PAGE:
En route to a remote pasture where the Belgian draft horses, Prince and Tom, are grazing, we survey the vast green landscape, a fine mist hovering in distant low lying areas. We are enveloped in a profusion of sweet, earthy balance. Interns and other workers start their chores; one pauses to check his smart phone. Scattered about are many animal-powered rustic implements. This rich and agriculturally diverse, peaceful place is steeped in contrasts: modern and ancient.

Great Oregon Steam Up

Great Oregon Steam-Up

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from issue:

I went to the Great Oregon Steam-Up over in Brooks, Oregon, near Salem. Lynn has been invited and has wanted to attend for years, but this time of year might very well be the busiest time of year for him. He’s always farming or writing or editing or painting or forecasting or businessing or just generally fightin’ the power, yo. It’s nuts, I don’t know how he does it all. So, when I told him I was going to go, he was very interested and wanted a good report.

American Milking Devons and the Flack Family Farm

American Milking Devons and the Flack Family Farm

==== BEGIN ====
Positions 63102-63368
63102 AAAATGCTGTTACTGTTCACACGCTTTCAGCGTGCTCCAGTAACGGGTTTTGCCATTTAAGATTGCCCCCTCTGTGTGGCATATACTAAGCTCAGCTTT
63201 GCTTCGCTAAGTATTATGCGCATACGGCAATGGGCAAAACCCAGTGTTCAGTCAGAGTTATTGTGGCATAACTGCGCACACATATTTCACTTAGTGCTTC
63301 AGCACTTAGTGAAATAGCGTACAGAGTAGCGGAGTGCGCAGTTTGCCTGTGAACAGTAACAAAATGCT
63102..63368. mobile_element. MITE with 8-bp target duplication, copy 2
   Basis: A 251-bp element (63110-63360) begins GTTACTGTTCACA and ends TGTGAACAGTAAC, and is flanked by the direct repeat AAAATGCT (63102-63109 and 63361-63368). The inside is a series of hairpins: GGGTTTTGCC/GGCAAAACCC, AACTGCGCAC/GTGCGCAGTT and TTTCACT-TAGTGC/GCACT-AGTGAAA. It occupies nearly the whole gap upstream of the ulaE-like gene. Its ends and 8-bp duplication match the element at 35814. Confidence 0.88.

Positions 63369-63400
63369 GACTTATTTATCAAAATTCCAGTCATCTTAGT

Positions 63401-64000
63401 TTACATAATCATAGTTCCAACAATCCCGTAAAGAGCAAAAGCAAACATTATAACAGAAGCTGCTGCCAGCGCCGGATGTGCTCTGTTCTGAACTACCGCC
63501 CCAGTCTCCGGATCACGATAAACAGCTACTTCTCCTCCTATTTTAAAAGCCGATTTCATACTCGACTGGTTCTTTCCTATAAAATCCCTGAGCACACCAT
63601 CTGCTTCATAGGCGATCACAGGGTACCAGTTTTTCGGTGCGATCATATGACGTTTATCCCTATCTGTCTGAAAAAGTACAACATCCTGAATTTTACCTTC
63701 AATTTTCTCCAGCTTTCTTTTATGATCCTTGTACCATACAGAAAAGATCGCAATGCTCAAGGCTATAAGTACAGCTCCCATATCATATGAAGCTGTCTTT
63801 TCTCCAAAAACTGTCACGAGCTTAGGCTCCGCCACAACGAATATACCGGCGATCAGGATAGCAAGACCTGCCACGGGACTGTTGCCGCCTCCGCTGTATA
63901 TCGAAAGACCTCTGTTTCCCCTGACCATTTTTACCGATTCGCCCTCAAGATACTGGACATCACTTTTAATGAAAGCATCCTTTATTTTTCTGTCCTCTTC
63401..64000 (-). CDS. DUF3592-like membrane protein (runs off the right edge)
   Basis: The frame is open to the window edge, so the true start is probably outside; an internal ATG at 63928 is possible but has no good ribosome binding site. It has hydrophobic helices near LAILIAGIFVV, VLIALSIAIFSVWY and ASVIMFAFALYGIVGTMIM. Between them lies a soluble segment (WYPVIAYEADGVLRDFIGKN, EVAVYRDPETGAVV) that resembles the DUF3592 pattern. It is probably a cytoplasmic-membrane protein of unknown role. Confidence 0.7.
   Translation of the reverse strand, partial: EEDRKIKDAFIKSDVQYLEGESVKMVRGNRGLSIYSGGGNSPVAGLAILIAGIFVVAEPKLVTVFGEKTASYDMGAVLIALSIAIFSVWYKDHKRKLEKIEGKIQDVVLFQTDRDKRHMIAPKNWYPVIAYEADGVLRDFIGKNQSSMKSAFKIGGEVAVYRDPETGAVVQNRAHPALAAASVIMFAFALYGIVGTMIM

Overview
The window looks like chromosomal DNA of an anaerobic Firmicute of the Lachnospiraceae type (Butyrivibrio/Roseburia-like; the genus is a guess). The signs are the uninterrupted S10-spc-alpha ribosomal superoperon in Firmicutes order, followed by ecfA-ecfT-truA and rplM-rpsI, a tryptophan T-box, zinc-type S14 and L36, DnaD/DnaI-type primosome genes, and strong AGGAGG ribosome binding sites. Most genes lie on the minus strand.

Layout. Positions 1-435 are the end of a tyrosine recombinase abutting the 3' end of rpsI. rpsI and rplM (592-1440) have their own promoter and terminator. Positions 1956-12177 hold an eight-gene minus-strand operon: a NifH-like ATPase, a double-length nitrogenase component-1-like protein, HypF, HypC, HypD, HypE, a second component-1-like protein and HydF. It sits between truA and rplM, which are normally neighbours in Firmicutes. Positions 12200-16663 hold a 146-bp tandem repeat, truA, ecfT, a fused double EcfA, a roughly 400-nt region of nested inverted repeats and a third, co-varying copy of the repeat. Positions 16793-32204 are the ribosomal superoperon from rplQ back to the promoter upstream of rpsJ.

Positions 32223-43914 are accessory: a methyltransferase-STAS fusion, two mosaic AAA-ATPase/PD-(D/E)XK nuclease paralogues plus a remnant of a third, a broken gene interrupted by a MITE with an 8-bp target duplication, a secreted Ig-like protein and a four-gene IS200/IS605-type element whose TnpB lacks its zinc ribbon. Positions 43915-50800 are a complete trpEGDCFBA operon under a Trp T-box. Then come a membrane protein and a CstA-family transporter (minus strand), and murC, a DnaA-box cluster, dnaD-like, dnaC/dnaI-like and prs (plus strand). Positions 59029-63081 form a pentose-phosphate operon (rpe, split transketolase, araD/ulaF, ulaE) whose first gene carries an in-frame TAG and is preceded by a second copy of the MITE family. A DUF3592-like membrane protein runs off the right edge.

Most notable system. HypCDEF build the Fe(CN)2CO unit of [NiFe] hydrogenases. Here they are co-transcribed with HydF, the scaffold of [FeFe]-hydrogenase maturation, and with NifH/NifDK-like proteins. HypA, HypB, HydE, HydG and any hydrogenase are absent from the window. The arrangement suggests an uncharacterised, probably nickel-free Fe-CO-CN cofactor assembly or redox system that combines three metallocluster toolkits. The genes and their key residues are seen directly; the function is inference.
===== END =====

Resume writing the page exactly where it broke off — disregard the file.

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On a sunny early September day I met Doug Flack at his biodynamic and organic farm, just South of Enosburg Falls. Doug is an American Milking Devon breeder with some of the best uddered and well behaved animals I have seen in the breed. The animals are beautifully integrated into his small and diversified farm. His system of management seems to bring out the best in the animals and his enthusiasm for Devon cattle is contagious.

Fjordworks: A History of Wrecks Part 1

Fjordworks: A History of Wrecks Part 1

I am certainly not the most able of dairymen, nor the most skilled among vegetable growers, and by no means am I to be counted amongst the ranks of the master teamsters of draft horses. If there is anything remarkable about my story it is that someone could know so little about farming as I did when I started out and still manage to make a good life of it.

Small Farmer's Journal

Small Farmer's Journal
PO Box 1627
Sisters, Oregon 97759
800-876-2893
541-549-2064
agrarian@smallfarmersjournal.com
Mon - Thu, 8am - 4pm PDT